Supply Chain

As a plant-based fiber, man-made cellulosics have the potential to be a more sustainable choice because they are renewable. But the production process can contribute to deforestation.
The first fabric made entirely in a laboratory, nylon is most often found in activewear, swimwear and other technical performance garments because of its durability and useful stretch properties.
The new world of risk includes the physical and economic impact of climate change and the unknown path of future technology.
The most widely used fiber in the world, polyester accounts for roughly half of the fiber market overall and about 80 percent of all synthetic fibers.
Natural and renewable, it’s a popular choice for brands and consumers looking to make more sustainable fabric choices, but cotton comes with its fair share of social and environmental risks.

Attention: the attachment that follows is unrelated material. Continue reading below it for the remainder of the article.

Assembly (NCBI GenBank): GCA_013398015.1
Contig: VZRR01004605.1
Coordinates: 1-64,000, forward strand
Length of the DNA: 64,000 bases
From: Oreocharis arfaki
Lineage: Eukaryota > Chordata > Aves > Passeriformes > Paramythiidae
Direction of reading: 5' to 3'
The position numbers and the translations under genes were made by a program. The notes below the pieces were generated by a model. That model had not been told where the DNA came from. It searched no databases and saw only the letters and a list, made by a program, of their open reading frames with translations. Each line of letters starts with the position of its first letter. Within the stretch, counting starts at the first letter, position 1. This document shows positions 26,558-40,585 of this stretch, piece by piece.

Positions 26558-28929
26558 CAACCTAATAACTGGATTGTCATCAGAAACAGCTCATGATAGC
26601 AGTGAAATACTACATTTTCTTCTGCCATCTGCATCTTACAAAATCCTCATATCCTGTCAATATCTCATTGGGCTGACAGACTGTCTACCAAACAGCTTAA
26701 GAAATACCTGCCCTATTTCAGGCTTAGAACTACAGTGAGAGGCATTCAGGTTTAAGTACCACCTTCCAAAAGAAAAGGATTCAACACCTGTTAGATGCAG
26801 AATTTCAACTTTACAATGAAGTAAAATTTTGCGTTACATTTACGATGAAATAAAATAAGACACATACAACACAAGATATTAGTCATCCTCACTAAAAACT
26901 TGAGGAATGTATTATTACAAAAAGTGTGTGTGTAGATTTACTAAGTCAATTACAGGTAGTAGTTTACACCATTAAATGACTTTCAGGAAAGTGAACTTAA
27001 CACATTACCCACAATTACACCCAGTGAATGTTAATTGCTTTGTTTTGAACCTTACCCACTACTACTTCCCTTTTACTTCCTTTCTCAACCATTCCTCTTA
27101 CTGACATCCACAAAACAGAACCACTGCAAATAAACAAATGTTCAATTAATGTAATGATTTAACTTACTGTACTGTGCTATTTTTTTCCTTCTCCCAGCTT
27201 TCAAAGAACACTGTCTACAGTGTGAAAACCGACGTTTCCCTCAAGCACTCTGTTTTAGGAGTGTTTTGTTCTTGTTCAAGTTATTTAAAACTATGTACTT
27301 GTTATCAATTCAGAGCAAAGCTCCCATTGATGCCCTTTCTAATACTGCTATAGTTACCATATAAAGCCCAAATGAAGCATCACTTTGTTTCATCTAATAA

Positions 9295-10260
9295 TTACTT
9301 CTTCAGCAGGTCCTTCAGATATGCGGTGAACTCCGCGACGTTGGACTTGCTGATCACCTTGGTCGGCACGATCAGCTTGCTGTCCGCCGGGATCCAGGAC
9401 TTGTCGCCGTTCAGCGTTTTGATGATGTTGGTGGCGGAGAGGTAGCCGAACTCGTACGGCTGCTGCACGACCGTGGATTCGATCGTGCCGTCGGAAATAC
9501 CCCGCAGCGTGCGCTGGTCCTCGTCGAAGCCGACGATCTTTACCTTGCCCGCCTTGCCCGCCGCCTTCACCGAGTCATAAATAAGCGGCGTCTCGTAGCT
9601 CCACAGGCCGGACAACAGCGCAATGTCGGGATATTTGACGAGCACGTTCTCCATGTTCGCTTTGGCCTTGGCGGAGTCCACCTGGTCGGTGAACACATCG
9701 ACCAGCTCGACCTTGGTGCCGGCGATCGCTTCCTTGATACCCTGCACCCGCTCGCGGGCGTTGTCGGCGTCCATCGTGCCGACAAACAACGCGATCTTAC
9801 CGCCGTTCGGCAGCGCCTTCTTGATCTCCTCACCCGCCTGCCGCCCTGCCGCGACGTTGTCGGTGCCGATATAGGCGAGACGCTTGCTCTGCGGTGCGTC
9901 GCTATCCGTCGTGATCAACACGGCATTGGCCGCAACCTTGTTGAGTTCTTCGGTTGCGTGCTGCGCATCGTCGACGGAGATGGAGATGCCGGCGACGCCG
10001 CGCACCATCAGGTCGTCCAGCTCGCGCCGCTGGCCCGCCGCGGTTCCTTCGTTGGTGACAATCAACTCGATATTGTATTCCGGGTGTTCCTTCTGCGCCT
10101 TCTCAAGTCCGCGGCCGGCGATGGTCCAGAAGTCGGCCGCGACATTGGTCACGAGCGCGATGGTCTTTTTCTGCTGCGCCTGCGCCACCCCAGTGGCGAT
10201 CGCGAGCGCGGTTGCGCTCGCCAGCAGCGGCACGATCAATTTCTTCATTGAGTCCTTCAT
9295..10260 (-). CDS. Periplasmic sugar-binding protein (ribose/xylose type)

Almost any textile you can think of, from cotton to leather to nylon, has social and environmental impacts risks at every level of its supply chain.
A new tool, released today, aims to push apparel and home furnishings companies further toward sustainability, and ramps up efforts by the textile and fashion industries to align material choices with the Sustainable Development Goals.
After decades of steering clear of specific climate commitments, the international maritime industry — responsible for 3 percent (and growing) of annual global greenhouse gas emissions — is navigating a new course.
The Thai canned fish giant is moving beyond past criticism to lead the seafood industry towards a more planet-friendly future